Share This Article with a Friend!


Amash Fighting Big Brother NSA

Rep. Justin Amash
Principled limited government constitutional conservative Representative Justin Amash (MI-3) has submitted to the House Committee on Rules an amendment to put the National Security Agency (NSA) back inside its proper constitutional boundaries. (read version 100 of the amendment HERE, read version 101 of the amendment HERE).

Amash’s amendment to the Department of Defense Appropriations Act of 2014 that would limit the National Security Agency’s use of taxpayer funds under the Foreign Intelligence Surveillance Act (FISA).

Amash has been a leader the small band of principled limited government constitutional conservatives fighting to get the NSA’s outrageously broad domestic surveillance program back inside strict constitutional limits. Amash has been joined on the amendment by constitutional conservative Representative Tom Massie of Kentucky and others.

Amash’s  amendment is quite simple: “None of the funds made available by this Act may be used to collect tangible things (including telephone numbers dialed, telephone numbers of incoming calls, and the duration of calls) pursuant to an order under section 501 of the Foreign Intelligence Surveillance Act of 1978 (50 U.S.C. 1861) if such things do not pertain to a person who is the subject of an investigation described in such section.”

This would effectively prohibit the NSA from spending money collecting the phone records of anyone who is not an actually target of a national security investigation authorized by the Foreign Intelligence Surveillance Court (FISC).

But isn’t the FISC the secret court that only allows the government to appear and that allegedly authorized the unconstitutional collection of domestic phone records in the first place?

Amash is working on that too.

Earlier this month Amash and fifteen other Members of Congress filed an amicus brief with the Foreign Intelligence Surveillance Court (FISC), urging the court to release its secret opinions interpreting Section 215 of the Patriot Act. Recent leaks to the media revealed that the National Security Agency (NSA) has conducted a massive surveillance program on all domestic telephone users over the last seven years.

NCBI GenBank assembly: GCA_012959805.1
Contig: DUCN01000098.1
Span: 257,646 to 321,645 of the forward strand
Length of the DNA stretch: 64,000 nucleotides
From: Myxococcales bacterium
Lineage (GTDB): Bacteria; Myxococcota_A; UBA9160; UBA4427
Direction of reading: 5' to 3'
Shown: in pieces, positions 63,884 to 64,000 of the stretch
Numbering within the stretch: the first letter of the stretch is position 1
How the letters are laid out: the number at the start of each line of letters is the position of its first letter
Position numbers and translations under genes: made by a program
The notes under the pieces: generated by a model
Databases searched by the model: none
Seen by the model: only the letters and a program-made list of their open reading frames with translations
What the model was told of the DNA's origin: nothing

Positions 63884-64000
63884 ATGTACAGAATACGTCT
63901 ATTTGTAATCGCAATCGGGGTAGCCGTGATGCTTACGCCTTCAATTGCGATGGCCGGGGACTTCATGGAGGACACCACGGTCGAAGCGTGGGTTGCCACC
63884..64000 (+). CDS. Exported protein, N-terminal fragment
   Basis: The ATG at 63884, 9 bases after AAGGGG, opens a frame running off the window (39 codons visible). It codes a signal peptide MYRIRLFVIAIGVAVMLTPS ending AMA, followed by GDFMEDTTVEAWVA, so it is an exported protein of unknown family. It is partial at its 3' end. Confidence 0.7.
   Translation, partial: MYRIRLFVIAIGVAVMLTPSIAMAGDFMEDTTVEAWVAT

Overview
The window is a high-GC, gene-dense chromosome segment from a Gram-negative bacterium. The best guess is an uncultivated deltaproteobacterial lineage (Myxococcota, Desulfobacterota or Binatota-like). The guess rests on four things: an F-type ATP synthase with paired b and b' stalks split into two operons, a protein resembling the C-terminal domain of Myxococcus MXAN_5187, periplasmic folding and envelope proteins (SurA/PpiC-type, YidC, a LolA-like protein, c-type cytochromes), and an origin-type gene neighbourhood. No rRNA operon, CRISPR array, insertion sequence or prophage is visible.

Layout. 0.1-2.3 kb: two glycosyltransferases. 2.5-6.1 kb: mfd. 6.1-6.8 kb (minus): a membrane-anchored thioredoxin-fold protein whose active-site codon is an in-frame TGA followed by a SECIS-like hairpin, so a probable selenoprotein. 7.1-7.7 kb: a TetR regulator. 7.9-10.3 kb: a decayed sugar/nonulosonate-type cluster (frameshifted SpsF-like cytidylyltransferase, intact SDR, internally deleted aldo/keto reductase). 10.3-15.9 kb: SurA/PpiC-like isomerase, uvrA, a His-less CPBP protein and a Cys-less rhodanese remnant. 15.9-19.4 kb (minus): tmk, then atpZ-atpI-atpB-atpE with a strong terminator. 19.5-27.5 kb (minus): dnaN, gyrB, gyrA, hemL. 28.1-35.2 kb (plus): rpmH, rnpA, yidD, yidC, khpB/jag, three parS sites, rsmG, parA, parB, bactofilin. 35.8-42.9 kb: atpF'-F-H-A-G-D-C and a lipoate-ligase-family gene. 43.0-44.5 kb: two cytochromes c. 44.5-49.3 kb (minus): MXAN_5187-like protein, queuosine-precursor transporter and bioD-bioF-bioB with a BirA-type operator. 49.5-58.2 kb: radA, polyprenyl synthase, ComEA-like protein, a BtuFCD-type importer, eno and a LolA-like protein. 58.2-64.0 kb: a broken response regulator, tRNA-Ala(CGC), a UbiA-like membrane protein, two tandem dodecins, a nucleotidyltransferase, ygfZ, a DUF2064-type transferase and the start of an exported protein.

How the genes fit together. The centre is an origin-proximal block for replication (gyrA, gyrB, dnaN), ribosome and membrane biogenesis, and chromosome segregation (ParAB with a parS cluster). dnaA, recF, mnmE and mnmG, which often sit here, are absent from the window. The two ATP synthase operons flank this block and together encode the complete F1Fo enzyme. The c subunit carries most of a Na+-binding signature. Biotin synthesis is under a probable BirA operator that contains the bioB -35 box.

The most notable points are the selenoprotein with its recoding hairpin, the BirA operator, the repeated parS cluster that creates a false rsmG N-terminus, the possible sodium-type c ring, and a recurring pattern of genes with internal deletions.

“Secret law is anathema to a free country. Congress cannot effectively legislate until it knows what the law is. The American public cannot engage in a meaningful debate about liberty and surveillance until it knows what its government is doing,” said Amash. “We call on the FISA court to release its significant Patriot Act rulings.”  (you can read the brief here)

As Amash noted when this news of the NSA domestic surveillance program broke, “The government is vacuuming up data on every call made by every customer of a major phone company. This sort of sweeping surveillance is not even plausibly authorized by statute, let alone the Constitution.”

Amash’s principled stand for liberty and privacy is in stark contrast to the House Republican leadership who have largely ignored the illegal and unconstitutional acts of the Obama security apparatus in favor of a “security at any cost” attitude toward the NSA.

“The astonishing amount of information the government is secretly seizing from Americans should shock anyone who has even a passing interest in privacy, civil liberties, or the Constitution,” said Amash.

We agree and it will be interesting to see if Amash’s amendment is made in order and gets a debate and a vote on the House floor. Check CHQ as the Department of Defense Appropriations Act of 2014 moves through the process for further information and coverage on this important issue.

Share this

Smaller, Constitutional Federal Government

The only way to restore smaller, constitutional federal government is to starve the current, corrupt, bloated, out-of-control and menacing one of taxpayer funds. This is and always has been up to the House of Representatives to accomplish, under the constitution. Instead, the Republican-controlled House collectively keeps the budget deficit pipeline flowing wide open while they mouth platitudes about balanced budgets and smaller government. Sometimes, somebody will introduce some amendment that nibbles around the edges of a problem. But why not instead propose to reduce the NSA's budget by 10% or 20% or 50%? That would certainly get NSA's attention and incentivize it to stop targeting law-abiding American civilians. Plus it would actually reduce the deficit and our national debt growth. Why not? Perhaps because nobody on either side of the Republican House, including Rep. Amash, would want to be forced to vote for a real cut. Perhaps it's just more artful baloney, full of sound and fury, signifying nothing. Pay attention to what these jokers actually accomplish instead of what they say or propose. Then throw them out and try again!